Some of the first ministers who led this revival mission wereGilbert Tennent, Jonathan Edwards, and George Whitefield. Extensiveresearch has shown that these preachers were spreading the gospel andteachings that were traditionally being preached. However, they didthis in a new strategy that evoked emotions and fear. They describedthe effects of sins in an almost dramatic and theatrical manner.Preachers such as Whitefield cried before the congregation todemonstrate how painful and angry God was with the sinners. Criticsdescribed these behaviors as theatrical and tactics to appeal to thecongregation. Surprisingly, this strategy worked extremely well sincethese preachers were able to convert thousands of people across theAmerican British colonies and even influenced governments whereWhitefield traveled. In the U.S., the first revival was led byReverend William Tennent at the Presbyterian Churches in Pennsylvaniaand New Jersey (Sharp, 2014). Tennent and his four sons who were allclergymen led these Presbyterians towards the new revival throughrepentance. Since they wanted to make sure that the new revivalspread quickly, they started the Log College, currently known as thePrinceton University where clergymen would be trained on how to bringsinners back to Christ. Primarily, these radical clergymen lambastedand criticized the traditional preachers as cold, uninspiring, andlacking God’s grace. This was amid cheering and exhort from thecongregation.

The great awakening brought sharp divisions during the colonialtimes. The traditional Presbyterian Churches and the Church ofEngland or the Anglican Church were against the nature of the newevangelical churches and their mode of preaching. Quakers andAnglican gained more members who could not follow the excesses of theevangelical revivalists. On the other hand, the Methodist Church andthe Baptist Churches which were led by the revivalists receivedthousands of members (Sharp, 2014). Interestingly, there werenumerous people who remained in the Presbyterian Churches but engagedin internal wars regarding the awakening. This led to the formationof two factions namely the old lights and the new lights. Thesereligious divisions were intensified by the fact that some of thecivil governments intervened and supported some factions. Forexample, the Anglican Church’s dominance in Connecticut came to anend after the government demonstrated its support for therevivalists.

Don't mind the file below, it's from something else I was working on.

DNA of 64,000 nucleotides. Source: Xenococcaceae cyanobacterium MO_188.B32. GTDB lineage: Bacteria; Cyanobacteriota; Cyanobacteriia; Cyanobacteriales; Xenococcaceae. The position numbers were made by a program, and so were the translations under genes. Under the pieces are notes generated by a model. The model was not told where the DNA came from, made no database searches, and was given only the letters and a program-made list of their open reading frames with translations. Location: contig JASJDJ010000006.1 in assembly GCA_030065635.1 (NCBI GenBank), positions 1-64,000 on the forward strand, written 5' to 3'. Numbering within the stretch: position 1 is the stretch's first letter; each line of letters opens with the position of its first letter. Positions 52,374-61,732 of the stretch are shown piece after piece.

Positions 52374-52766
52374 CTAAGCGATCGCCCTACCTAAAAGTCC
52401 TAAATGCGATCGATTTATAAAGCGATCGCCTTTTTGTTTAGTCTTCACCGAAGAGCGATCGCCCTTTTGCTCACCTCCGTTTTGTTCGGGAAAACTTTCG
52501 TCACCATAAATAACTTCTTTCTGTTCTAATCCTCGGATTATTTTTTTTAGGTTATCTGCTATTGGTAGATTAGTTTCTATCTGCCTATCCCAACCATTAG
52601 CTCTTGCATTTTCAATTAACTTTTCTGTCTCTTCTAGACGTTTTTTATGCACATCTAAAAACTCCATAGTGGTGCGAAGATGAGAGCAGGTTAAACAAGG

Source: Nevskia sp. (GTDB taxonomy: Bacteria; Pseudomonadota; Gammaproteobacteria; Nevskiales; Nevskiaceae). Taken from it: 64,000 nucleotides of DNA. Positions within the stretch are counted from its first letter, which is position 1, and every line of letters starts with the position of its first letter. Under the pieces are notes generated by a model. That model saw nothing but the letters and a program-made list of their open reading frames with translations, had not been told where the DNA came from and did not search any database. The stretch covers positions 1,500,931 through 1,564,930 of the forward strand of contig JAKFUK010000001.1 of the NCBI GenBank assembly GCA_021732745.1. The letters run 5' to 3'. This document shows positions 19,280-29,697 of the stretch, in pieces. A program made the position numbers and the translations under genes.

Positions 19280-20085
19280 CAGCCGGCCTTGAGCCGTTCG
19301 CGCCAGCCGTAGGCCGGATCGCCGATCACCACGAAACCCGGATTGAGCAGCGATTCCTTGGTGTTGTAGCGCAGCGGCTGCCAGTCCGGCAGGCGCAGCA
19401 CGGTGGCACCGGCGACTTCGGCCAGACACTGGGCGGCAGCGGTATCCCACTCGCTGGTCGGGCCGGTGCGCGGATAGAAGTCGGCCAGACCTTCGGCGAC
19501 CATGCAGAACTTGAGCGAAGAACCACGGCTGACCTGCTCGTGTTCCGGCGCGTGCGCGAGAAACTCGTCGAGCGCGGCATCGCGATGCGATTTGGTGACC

There is no doubt that the great awakening has tremendous effects onthe British American colonies and indeed across the world. Some theseeffects are evident to date. It is clear that there was a tremendousincrease in the number of evangelical churches, as well as themembers. The African American and the other slaves got theopportunity to receive religion and repent. Further, the awakeningrevived the value of Protestant religion and believers had a duty topreach the gospel to other people (Sharp, 2014). Despite some ofthese benefits, the awakening led to sharp divisions amongst theChristians and invited the state to interfere with religious matters.Despite having occurred over 200 years ago, the great awakening’svalues are still felt today and preachers have continued to rely onits strategy to spread the gospel.

While concluding, the great awakening can be said to have been anextremely strong wave of revival that was triggered by the way peoplewere leaning towards science and reasoning. The church and religionwere losing their footprint in the everyday life of individuals, andthis awakening sought to revive the value of religion. The BritishAmerican colonies were the major targets for the revival, and thePresbyterian Churches and the Anglican Churches lost many members tothe new evangelical churches.

Reference

Sharp, M. (2014).&nbspThe great awakening: Concepts andtechniques for successful spiritual practice. StAlbert, Alta: Avatar Publications.